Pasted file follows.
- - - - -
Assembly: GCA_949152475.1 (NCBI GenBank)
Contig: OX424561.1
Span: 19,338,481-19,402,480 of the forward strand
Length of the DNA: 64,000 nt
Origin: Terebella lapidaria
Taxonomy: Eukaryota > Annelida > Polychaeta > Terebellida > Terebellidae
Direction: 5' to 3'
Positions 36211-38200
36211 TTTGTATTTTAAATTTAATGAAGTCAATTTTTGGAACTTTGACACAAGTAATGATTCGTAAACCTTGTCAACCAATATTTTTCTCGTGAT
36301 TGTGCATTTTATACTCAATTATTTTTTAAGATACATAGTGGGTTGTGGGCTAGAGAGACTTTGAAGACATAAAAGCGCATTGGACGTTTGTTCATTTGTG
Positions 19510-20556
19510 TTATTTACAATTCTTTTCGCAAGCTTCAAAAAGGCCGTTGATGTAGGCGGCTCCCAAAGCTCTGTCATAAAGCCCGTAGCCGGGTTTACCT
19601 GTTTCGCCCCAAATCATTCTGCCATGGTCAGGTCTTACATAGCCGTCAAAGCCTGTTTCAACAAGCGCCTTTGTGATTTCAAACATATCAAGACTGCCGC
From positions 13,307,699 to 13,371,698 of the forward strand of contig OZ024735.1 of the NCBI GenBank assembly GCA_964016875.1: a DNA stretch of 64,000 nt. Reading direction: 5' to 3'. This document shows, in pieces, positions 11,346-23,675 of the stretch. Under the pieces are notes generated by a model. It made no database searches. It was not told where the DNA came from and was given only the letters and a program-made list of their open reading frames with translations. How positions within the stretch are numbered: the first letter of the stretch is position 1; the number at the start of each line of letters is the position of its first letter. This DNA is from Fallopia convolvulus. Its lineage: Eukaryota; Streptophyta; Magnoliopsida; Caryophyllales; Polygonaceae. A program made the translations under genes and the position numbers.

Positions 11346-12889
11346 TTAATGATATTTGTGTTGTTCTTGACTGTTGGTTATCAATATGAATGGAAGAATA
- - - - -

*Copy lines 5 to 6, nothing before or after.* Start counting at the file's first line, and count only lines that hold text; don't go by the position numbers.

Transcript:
Origin: Terebella lapidaria
Taxonomy: Eukaryota > Annelida > Polychaeta > Terebellida > Terebellidae